Perfectionism Is Not as Good as It Sounds

Perfectionism Is Not as Good as It SoundsIt’s tempting to claim perfectionism as a badge of honor. It’s the kind of “weakness” you might admit in a job interview as you humblebrag about your high standards, strong work ethic and never feeling satisfied with “good enough.”

In reality, rather than being an effective strategy for getting more done and performing at high levels, trying to meet impossible expectations can actually keep you from achieving excellent results. When you have to be perfect, you stick with what you know rather than stretch yourself and risk a mistake. You might pretend you have everything under control and even avoid asking for help when it could spell the difference between success and failure.

Unattainable ideals

The term “perfectionism” dates back to the 1600s when it was first used to describe the unreachable goal of moral perfection, living a life free from sin. It was first applied in a more clinical context in the 20th century. In 1936, an Austrian psychotherapist wrote about patients who were, “Perpetually comparing themselves with the unattainable idea of perfection spurred on by a sense of inferiority.”

Perfectionism can lead to feelings of low self-worth, damaging levels of shame and, at times, even prompt more serious issues such as eating disorders and anxiety. Psychologists today see a strong interplay between the individual and a social context that is giving rise to growing perfectionist tendencies. The idea was first explained in a seminal 1991 paper that described three critical elements to perfectionism: internal pressure to be perfect, a sense that others expect you to be perfect, and a desire to hold others to the same unattainable expectations.

More readily available comparisons 

London School of Economics (LSE) Assistant Professor, Department of Psychological and Behavioural Science, Tom Curran, Ph.D., says the constant presence of social media combined with globalization are contributing to growing perfectionism today. We see unrealistic, curated images of other people’s lives on social media and are exposed to even more people around the world to whom we can feel inferior.

“In the past we were judged more on a local scale, but with the opening of economies what we are seeing is that people are being exposed to these additional global ideals of perfection,” Curran shared in an LSE publication. He emphasizes how contemporary culture contributes to more people feeling pressured to be perfect. “We are surrounded by these images and messages all the time, and have internalized unrealistic ideals and values,” he says.

In his research, Curran even sees increasing perfectionist tendencies among parents who hold their children to unrealistic expectations and withhold praise unless they excel at a specific task.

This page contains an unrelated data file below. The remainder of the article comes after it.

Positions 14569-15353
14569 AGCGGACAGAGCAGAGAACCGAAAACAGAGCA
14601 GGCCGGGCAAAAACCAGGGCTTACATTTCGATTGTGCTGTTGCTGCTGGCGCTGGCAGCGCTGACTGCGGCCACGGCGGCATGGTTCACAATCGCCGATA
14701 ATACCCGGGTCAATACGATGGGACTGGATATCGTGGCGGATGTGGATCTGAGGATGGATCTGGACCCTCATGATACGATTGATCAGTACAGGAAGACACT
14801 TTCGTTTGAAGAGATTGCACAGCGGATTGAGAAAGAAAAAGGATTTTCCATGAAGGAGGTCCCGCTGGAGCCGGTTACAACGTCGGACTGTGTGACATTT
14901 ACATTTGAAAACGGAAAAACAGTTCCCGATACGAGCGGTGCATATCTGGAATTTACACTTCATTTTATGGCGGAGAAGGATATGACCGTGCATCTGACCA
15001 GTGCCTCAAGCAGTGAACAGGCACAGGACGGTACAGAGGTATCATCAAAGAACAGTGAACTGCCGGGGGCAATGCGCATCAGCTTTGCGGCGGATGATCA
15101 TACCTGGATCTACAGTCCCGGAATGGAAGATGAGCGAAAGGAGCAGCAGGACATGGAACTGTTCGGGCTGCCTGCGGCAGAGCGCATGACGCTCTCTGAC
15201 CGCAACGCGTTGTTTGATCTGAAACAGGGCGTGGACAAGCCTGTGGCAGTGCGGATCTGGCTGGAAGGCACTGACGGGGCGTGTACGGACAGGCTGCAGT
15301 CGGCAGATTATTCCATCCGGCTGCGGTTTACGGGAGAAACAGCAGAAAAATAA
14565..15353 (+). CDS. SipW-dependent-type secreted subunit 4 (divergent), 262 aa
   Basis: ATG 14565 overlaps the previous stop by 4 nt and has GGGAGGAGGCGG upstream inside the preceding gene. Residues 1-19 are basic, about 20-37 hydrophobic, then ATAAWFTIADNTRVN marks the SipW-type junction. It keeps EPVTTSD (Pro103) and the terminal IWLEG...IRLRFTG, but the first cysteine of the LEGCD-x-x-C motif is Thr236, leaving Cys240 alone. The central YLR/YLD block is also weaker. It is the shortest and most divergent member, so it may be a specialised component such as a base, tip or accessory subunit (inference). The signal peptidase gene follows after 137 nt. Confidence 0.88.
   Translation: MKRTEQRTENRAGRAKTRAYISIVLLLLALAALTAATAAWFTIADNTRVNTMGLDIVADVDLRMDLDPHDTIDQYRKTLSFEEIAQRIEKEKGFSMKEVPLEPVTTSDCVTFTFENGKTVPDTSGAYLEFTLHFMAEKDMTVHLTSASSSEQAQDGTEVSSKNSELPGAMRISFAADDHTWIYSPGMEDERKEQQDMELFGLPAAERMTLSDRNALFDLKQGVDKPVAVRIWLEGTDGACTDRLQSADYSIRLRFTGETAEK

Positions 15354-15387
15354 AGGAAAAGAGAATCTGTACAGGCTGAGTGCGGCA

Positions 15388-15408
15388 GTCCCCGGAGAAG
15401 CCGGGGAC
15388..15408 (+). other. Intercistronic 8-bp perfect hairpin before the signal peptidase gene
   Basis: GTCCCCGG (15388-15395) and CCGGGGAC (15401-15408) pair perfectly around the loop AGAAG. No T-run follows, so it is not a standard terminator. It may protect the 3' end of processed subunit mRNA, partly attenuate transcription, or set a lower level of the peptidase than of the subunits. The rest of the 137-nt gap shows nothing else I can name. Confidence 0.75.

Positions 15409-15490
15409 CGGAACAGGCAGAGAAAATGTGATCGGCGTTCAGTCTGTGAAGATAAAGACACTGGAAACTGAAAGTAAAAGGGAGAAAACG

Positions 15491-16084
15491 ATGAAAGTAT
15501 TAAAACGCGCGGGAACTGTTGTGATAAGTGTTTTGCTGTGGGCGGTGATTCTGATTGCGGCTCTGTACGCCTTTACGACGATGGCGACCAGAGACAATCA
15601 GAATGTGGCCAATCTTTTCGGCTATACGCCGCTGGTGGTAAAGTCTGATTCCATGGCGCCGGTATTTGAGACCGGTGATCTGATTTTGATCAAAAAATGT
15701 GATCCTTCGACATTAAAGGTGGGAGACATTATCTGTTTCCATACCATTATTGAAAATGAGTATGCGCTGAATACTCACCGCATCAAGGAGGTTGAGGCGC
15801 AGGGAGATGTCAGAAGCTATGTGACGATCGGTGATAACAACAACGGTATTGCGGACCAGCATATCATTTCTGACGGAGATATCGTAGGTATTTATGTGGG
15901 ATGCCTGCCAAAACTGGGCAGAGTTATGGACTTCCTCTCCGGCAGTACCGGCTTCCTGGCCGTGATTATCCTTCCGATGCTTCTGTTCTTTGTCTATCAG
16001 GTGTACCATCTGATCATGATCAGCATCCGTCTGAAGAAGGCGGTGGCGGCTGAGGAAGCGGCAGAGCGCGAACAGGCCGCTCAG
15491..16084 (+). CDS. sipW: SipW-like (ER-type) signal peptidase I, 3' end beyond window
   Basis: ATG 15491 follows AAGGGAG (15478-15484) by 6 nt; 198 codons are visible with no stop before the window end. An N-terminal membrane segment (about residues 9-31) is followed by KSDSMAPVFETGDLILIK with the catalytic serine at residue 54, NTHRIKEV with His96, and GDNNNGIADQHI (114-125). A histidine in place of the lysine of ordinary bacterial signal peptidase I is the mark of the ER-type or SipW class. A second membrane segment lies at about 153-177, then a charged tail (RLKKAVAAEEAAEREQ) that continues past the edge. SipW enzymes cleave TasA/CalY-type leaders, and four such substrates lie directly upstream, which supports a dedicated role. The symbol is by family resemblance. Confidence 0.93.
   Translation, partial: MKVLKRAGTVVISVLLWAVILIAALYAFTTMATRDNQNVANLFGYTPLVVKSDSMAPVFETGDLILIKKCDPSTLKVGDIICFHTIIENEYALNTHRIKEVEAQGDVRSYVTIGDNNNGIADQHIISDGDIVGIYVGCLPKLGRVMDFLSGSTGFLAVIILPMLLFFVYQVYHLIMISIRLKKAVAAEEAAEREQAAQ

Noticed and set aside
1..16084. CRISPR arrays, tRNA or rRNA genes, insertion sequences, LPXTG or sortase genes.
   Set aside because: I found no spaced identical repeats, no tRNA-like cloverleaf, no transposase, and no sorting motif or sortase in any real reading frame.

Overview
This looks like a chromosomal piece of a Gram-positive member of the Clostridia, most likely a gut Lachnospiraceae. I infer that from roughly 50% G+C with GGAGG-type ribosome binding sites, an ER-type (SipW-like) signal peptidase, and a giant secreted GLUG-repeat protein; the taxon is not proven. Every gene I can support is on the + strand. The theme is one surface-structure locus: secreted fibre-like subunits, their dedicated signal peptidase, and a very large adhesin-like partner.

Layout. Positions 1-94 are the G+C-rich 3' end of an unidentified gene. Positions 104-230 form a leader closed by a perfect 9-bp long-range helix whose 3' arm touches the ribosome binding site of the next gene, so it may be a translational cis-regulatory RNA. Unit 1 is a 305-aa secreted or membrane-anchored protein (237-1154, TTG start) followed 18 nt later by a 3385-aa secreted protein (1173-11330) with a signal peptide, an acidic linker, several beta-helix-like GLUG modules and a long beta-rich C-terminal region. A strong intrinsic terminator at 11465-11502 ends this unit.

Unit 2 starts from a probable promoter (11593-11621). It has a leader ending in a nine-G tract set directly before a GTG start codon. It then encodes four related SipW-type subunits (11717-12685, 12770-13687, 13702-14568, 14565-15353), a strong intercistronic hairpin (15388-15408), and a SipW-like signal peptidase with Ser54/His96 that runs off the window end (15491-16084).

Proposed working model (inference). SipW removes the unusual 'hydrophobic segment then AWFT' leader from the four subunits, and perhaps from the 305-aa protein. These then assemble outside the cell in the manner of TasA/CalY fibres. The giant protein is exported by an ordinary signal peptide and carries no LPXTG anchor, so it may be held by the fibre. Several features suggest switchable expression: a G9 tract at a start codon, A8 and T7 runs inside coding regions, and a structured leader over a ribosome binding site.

Can it be helpful?

There is vigorous debate today within the psychological community about whether perfectionism can have an upside. Some refer to “normal” versus “neurotic” forms of perfectionism; others to “adaptive” and “maladaptive” perfectionist behaviors.

At its most negative and destructive, perfectionism leads to doubting your own capabilities, fear of making mistakes, fear of the judgments of others and a sense of disparity between what is expected and how you will perform. In a more positive incarnation, a perfectionist can have high standards but can still set goals based on their actual strengths and weaknesses. They have the capacity to feel good about accomplishments and can be flexible enough to adapt to challenges that might require lowering standards and expectations.

How to tame it

Because perfectionism is often associated with other mental health challenges, including depression, anxiety and eating disorders, there is a strong call among mental health professionals for sufferers to seek counseling. Although not considered a disorder, perfectionism can make it hard to function to your fullest. It can exact a particularly heavy toll on people of color who often already feel strong pressure to exceed expectations while simultaneously being held to higher standards.

Curran and others suggest several ways to manage perfectionism:

  • Learn to distinguish a genuine desire to excel from unrealistic expectations and a fear of failure.
  • Measure the opportunity cost of trying to be perfect. Are you wasting time re-doing good work in an effort to make it perfect? Are you driving away colleagues who find you difficult to work with? Do you avoid challenging assignments for fear you cannot deliver a flawless result? Relentless striving can quickly lead to a point of diminishing returns and crowd out more valuable activities you might pursue.
  • Focus on process and improvement rather than outcomes alone. Especially when tackling something new, watch for signs that you are learning and making progress.
  • Embrace failure as useful information that will lead to future improvements.
  • Experiment with minor setbacks to intentionally build confidence in your ability to adapt. That can be as simple as trying out a new haircut, eating a food you’ve never had before or trusting a colleague to perform a portion of the project her way.
  • Create a rubric or checklist (perhaps in concert with a trusted mentor) to measure results against objective criteria for acceptable standards of quality.
  • Live in the present rather than focused on past mistakes or feeling anxious about what might happen tomorrow.
  • Don’t struggle alone. Seek counseling if perfectionist tendencies interrupt your ability to do your job or grow your skills. Well before that point, tap into trusted colleagues, friends and mentors to get a reality check on the quality of your work.

Research shows feelings of inadequacy are rising, but you can break the cycle. Recognize that curated social media images and success stories don’t reflect reality and focus on capturing your own moments of progress, not perfection.